MUS Latest

By Kelly Mahan Herrick   |   March 8, 2018
MUS kids enjoyed an “Enchanted Evening” at the Hotel Californian, after the MUS campus was evacuated last week during a storm

On March 5, the Montecito Union School Board voted to move forward with expenditure reductions to help mitigate the reduction in revenue expected from the Montecito mudslides. The exact decrease is not yet known, but it could be as high as 13 percent next school year. 

Superintendent Dr. Anthony Ranii recommended three categories of reductions to the board at the February 20 meeting, and the board approved that tentative plan. The three main categories are: 1) administrative, school, and district support reductions, 2) right sizing staff, and 3) reductions to budget items. Each of these categories requires formal actions in order to take effect, which the board took on Monday. 

When Dr. Ranii was hired last year, his contract stated he would receive a 3-percent increase in salary each year. At Dr. Ranii’s request, the board voted to eliminate the contractual raise and reduce the number of contract days (and salary) for the principal, assistant principal, and chief business official/human resources manager. The board plans to consider reductions to the accountant, purchasing, payroll, and office assistant at a future meeting.  

In addition to a reduction in revenue, the school is facing a decrease in student population; enrollment has dropped 20% over the last seven years, and more decline is expected as a consequence of the mudslide. The board voted Monday to “right size” personnel in 2018-19, or to match the staffing levels to the current numbers of students, bringing the number of classrooms from 26 to 22. “Small class sizes will be maintained at historical levels, with a school-wide average of eighteen students per class,” Dr. Ranii said at the meeting. Instructional aides will also be reduced, which will be voted on at a future meeting.

Montecito Union School Superintendent Anthony Ranii and assistant principal Rusty Ito made it an evening to remember for their daughters

If there are fewer classes, MUS can also reduce “specialist” teachers a commensurate amount. Students will still have Spanish, physical education, English learning (for students whose primary language is not English), library, music, and art, but a lower staffing level is required in order to provide the same experiences to students and the same instructional minutes in these categories.  Education Code requires a preliminary decision be made by March 15, but the board must approve final actions by May 15. While the board voted on the preliminary actions this week, more discussions will continue. The board received public input about MUS’s treasured music program, and many members of the public, as well as board members, want to make sure that the reductions do not take away from this program or any of the other specialist areas.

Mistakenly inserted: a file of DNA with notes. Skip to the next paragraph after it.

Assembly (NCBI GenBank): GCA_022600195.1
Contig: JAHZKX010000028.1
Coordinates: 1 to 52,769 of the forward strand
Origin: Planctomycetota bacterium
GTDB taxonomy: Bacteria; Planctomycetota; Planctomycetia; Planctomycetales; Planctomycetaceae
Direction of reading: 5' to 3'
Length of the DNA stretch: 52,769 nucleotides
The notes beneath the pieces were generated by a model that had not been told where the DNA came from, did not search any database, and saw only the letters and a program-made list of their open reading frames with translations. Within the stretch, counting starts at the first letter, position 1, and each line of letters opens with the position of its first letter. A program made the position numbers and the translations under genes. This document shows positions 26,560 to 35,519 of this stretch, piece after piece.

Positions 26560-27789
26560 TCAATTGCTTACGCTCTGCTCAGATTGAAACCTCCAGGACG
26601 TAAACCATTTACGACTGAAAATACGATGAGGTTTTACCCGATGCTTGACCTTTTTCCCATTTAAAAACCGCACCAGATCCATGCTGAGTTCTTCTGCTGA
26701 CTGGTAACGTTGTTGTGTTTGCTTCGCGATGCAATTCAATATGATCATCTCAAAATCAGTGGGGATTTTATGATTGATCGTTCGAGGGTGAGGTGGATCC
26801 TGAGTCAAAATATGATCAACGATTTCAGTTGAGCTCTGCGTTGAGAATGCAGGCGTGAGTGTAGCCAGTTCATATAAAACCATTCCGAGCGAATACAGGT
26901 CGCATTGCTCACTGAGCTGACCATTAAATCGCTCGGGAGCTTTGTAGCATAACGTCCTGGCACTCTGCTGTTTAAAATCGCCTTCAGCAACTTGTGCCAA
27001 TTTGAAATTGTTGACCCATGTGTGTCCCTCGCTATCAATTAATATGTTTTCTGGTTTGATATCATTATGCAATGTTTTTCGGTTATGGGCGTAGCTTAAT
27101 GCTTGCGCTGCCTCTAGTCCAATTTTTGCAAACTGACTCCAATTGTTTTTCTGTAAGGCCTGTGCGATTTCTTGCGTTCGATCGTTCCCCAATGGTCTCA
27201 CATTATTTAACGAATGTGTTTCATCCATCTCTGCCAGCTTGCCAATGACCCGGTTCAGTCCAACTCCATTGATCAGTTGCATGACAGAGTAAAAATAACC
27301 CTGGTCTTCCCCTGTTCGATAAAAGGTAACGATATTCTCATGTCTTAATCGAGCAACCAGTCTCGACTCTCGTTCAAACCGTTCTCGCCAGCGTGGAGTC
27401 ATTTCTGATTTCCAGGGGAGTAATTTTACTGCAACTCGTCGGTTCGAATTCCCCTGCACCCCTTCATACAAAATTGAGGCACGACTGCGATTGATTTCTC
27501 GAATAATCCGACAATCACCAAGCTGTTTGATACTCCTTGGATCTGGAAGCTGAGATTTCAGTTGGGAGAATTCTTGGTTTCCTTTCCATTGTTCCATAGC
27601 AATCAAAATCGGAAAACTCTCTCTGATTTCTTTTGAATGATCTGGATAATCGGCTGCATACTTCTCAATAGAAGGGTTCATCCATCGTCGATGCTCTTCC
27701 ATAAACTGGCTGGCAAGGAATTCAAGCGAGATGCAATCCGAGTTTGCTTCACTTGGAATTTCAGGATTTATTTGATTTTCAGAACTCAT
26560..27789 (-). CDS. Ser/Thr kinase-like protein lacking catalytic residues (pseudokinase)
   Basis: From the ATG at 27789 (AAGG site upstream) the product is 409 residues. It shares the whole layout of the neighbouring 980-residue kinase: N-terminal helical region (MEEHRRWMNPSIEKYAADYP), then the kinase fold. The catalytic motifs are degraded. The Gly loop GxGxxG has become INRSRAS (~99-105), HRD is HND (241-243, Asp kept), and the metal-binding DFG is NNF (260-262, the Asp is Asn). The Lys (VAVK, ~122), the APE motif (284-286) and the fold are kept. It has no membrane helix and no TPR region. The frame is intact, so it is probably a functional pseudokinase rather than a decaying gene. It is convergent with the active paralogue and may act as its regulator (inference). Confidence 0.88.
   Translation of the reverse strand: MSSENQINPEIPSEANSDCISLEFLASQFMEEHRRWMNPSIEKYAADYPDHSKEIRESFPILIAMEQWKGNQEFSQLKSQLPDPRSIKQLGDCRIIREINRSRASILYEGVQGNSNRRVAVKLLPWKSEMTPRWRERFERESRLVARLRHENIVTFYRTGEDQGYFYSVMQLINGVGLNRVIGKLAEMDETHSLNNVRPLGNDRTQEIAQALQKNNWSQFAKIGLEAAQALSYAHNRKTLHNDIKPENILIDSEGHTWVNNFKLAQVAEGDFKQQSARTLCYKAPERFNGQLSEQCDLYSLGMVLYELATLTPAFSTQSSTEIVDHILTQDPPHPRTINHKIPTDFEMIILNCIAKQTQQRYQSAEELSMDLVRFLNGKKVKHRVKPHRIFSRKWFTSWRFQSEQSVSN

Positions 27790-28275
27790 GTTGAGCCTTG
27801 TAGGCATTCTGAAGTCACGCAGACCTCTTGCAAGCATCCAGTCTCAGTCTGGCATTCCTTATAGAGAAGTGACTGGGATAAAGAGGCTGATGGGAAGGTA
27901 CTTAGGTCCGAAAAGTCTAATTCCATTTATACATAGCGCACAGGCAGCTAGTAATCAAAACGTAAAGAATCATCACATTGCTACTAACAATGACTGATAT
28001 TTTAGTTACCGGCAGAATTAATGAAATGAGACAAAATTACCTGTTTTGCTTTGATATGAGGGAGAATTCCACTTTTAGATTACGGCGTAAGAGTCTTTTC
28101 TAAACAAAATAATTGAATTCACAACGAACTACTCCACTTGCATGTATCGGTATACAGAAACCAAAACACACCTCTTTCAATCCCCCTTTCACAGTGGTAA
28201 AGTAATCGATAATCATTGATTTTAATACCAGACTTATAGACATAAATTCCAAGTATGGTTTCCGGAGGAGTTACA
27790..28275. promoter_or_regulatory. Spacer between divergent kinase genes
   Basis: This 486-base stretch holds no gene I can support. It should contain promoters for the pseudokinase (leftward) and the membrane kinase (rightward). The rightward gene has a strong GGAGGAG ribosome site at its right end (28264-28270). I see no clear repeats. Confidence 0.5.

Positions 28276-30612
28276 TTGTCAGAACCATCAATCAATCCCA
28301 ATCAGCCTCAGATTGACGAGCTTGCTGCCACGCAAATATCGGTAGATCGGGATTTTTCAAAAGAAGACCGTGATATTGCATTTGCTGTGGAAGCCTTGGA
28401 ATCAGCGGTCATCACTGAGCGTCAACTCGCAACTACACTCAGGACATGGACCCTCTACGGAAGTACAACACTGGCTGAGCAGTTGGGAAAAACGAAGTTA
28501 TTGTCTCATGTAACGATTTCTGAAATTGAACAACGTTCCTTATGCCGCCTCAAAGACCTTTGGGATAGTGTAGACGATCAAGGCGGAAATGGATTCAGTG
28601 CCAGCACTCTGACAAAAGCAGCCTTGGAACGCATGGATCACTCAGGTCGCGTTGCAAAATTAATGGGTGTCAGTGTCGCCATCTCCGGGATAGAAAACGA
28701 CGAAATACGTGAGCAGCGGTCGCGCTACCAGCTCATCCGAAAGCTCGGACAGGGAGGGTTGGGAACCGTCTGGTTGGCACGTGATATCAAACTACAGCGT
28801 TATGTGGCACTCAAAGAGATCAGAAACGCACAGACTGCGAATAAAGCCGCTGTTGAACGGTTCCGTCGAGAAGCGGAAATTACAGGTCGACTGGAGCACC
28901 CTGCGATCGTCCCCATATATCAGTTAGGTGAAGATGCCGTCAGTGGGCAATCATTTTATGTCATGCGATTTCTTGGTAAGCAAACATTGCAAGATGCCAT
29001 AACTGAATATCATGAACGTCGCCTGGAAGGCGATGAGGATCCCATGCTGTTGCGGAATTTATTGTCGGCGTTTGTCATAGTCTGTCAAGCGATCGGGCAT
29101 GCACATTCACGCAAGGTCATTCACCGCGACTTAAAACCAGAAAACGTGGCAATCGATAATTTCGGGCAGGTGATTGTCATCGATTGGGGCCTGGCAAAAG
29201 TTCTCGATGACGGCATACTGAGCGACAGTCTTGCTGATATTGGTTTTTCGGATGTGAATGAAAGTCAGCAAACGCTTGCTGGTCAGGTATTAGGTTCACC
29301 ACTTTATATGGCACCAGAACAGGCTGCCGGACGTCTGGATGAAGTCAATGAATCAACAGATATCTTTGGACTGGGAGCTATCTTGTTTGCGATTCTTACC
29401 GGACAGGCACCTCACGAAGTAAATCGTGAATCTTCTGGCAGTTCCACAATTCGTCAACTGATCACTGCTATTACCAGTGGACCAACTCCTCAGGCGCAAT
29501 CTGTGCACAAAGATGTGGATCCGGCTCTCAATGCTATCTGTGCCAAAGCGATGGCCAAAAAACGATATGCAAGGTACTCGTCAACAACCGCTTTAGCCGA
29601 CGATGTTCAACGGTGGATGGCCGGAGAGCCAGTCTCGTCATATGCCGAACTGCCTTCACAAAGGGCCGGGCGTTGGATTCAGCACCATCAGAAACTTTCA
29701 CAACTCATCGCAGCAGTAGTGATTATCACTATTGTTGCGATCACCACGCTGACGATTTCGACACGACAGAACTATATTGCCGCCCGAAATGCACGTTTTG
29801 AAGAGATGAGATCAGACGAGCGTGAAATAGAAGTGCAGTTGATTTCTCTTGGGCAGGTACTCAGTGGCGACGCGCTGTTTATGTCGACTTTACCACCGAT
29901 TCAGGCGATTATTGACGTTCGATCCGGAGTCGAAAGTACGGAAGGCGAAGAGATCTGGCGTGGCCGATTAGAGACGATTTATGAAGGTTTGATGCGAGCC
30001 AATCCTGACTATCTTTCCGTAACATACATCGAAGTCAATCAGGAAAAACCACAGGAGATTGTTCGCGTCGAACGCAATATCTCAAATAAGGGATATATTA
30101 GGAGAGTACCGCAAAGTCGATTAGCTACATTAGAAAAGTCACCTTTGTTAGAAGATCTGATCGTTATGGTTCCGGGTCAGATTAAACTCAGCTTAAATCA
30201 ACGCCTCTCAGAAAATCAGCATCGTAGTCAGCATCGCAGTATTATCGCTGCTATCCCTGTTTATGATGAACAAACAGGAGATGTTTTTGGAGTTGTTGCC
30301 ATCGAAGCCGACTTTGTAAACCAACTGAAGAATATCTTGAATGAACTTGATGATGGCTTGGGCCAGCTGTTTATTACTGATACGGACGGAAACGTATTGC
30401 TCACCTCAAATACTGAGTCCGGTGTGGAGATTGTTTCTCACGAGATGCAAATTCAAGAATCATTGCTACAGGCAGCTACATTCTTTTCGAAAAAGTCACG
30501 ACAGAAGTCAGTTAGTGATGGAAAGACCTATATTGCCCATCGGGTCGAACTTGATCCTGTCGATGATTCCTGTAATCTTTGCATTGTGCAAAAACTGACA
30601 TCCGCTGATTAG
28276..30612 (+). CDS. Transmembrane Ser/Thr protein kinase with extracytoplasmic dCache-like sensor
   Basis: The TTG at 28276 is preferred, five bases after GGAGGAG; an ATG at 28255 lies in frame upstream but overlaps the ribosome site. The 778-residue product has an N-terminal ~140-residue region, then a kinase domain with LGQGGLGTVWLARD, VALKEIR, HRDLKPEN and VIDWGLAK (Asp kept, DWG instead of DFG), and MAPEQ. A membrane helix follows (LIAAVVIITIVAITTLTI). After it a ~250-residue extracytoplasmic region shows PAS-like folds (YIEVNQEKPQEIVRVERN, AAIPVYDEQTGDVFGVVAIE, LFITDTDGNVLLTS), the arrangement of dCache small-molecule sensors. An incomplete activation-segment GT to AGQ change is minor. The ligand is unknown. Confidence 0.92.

One letter from a constituent, whose children attended MUS and whose grandchildren are currently enrolled, pleaded with the board to think twice about making cuts to the music program. “I feel so strongly about the need to maintain the music program in something close to its current form, that I am willing to commit $5,000 toward the music program for the 2018-19 school year,” she wrote in a letter to the board. “I know this is a small amount, but perhaps my gift would encourage others to follow suit.” Dr. Ranii has already begun professional dialogue with the music department and has offered the same process for other departments, as he considers whether these reductions are at the right level. The resolution passed Monday establishes a “floor” for these reductions; the board cannot reduce any teaching area below those levels as it considers the final May 15 decision, but the board can lessen or eliminate those reductions as new information and understanding comes to light. Dr. Ranii will continue working with staff members in the specialist areas to consider what changes, if any, to recommend to the board. He will also take additional parent or public comments as he prepares his recommendation. 

Lastly, board members voted to reduce the 2018-19 budget for technology devices, subscriptions, school materials, and consultants. These changes will be formally considered as part of the annual approval of the budget in May and June. For more information about the budget cut resolutions, visit

Last week, the school, along with the vast majority of Montecito residents, was evacuated during a rainstorm that had the potential to cause debris flow. The evacuation orders nearly forced MUS to cancel one of its most beloved events of the school year: the “Enchanted Evening” (formerly known as the Montecito Union School Father-Daughter Dance). The affair, which took place on Friday, March 2, was originally scheduled to be held at the campus, but the PTA was forced to seek another venue. Hotelier Michael Rosenberg graciously opened the ballroom at the Hotel Californian to host the dance, waiving the venue fee and reducing parking fees for guests. “We have learned in these last few months that there are angels all around us, and the Hotel Californian came to our rescue,” said Dr. Ranii, who attended the dance with his own daughter. 


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